TERRE HAUTE, Ind. (WTHI) – You might think you’re safe from disease-carrying ticks just because you avoid walking in deep woods, but that’s not always the case.
Your pets can also bring the parasites into your home, but ticks don’t always need your furry pet to gain access.
“Whenever they’re [ticks] in their early stages of development as a larvae or a nymph, they can be carried in by small mammals,” explained Action Pest Control Tech. Director Scott Robbins. “Even like mice, rats, a squirrel that you heard in your attic recently, or even a stray cat.”
Getting your pets on medication is one step to keeping ticks out of the home, but you may need to treat your lawn if you live in problem areas.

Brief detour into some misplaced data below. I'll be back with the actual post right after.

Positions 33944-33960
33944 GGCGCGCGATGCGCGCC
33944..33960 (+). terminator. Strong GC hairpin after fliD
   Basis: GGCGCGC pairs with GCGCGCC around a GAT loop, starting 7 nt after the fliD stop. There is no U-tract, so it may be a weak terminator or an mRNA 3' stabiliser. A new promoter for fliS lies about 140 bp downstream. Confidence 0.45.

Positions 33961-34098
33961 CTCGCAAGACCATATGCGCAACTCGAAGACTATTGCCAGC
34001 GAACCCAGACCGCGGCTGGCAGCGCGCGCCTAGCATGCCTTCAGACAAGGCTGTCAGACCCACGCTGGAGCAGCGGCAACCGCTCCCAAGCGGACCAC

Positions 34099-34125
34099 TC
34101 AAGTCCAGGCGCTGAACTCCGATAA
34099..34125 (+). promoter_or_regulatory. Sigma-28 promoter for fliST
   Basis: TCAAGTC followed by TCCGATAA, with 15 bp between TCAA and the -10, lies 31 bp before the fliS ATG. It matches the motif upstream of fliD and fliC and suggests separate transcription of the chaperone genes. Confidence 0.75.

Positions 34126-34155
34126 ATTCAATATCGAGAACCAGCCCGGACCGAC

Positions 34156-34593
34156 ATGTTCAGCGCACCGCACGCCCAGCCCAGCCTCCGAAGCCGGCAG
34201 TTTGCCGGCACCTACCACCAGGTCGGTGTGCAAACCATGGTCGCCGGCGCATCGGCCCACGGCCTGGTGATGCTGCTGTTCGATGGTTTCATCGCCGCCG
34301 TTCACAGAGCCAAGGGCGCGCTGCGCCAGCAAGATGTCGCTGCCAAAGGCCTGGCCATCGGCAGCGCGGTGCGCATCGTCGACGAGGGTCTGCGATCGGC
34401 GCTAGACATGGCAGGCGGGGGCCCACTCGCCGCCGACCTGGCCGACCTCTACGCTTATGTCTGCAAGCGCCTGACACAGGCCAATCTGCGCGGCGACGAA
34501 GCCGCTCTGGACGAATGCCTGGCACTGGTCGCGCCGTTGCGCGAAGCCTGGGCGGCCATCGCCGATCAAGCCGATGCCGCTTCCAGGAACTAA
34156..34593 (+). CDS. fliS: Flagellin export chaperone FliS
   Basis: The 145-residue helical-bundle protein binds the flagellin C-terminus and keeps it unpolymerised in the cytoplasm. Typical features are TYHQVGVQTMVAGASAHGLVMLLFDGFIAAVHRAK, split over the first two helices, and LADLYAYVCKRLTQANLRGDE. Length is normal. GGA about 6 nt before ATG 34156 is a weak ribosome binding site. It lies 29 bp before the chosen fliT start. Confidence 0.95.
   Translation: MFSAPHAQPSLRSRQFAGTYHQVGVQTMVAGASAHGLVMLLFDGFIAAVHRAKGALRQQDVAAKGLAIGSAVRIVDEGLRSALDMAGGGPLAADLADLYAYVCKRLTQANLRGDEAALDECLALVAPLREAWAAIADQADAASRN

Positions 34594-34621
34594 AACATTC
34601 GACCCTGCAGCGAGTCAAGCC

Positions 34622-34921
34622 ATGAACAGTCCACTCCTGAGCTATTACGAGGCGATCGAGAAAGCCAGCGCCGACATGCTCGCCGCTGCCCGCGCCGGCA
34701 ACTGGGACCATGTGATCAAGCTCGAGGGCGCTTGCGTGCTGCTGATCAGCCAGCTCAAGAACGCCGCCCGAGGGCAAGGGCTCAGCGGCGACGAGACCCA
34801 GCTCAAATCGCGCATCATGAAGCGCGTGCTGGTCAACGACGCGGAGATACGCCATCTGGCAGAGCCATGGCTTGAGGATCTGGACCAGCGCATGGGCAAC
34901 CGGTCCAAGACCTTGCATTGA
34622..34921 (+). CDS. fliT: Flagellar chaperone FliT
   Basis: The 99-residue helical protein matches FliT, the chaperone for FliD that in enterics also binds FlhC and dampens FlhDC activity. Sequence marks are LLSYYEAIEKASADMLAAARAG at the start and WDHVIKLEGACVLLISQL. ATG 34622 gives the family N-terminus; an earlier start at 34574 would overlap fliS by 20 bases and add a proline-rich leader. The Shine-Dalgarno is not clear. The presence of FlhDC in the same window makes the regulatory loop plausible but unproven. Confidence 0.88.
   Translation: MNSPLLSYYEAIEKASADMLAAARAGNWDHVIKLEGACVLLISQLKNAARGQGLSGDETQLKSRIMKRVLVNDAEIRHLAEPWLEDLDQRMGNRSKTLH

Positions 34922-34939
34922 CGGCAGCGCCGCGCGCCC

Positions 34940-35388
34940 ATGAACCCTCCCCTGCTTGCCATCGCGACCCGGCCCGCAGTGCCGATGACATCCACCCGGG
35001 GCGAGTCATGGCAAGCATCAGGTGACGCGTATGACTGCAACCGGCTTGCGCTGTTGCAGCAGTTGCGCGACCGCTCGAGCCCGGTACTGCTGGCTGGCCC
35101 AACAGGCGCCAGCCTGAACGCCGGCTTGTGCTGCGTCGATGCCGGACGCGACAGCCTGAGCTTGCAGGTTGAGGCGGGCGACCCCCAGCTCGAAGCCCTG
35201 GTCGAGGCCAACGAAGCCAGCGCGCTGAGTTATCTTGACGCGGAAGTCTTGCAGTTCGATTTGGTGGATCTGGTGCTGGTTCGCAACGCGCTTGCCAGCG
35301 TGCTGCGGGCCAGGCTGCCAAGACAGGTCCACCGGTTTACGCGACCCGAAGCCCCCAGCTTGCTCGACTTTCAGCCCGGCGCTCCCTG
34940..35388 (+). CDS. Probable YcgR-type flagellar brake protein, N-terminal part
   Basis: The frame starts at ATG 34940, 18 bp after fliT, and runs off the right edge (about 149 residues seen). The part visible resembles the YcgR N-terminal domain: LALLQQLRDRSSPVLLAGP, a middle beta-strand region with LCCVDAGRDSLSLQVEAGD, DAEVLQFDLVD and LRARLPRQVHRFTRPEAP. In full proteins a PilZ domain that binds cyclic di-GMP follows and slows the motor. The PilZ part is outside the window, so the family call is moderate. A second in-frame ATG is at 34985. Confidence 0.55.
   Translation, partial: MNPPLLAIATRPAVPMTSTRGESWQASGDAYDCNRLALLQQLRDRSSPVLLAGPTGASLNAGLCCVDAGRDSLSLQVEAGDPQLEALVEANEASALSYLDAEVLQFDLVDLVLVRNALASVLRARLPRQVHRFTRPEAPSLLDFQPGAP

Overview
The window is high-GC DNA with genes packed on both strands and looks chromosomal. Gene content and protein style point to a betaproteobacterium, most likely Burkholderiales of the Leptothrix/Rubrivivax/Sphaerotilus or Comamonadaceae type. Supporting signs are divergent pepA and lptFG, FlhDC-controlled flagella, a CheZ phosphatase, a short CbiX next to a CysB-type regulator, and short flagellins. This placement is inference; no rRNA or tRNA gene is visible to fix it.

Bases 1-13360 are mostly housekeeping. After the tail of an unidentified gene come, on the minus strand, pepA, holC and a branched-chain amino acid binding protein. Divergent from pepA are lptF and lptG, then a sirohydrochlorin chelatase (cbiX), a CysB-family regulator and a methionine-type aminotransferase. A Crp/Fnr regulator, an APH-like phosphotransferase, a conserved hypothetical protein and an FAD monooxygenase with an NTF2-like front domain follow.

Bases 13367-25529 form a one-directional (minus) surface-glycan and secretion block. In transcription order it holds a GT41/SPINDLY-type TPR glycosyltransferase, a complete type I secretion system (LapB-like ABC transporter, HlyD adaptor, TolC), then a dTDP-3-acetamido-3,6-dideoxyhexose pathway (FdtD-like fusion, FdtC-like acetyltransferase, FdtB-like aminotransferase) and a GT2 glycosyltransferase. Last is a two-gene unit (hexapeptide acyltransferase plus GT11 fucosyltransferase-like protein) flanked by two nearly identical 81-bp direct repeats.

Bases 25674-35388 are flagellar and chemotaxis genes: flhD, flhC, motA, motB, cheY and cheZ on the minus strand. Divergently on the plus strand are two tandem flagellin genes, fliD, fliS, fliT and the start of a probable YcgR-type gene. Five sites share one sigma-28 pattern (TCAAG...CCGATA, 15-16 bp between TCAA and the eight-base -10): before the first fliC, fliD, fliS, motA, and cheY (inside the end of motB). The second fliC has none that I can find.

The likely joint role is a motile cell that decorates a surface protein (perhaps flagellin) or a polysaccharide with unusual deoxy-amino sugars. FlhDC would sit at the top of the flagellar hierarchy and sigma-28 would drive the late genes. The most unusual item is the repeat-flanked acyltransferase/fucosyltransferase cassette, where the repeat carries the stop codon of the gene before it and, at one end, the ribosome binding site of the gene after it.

Robbins says to use a wettable powder or micro-encapsulate formula to treat the grass.
“Realize that with low-hanging vegetation, tick are used to getting up on that to get on their host,” says Robbins. So you’ll also want to treat low hanging vegetation around your yard, just make sure it’s your property.”
Wearing a long-sleeve jacket and tucking your pants into your socks can help stop tick bites, but you’ll still need to inspect yourself if you’ve been brushing up against plants or in deep woods.
“Some species of tick like the american dog or brown dog tick are very sizable adults,” said Robbins. “The deer ticks can be very, very small and they tend to want to be near the base of the neck or hair.”
If bitten, you should immediately use a pair of tweezers to carefully remove the tick, grasping close to your skin. Throw the tick away in a sealed container, flush it, or wrap it up, but do not crush it.
You should seek medical attention if you become ill after a bite.
In 2015, the Indiana State Department of Health reported nearly 200 cases of tick-borne infectious diseases.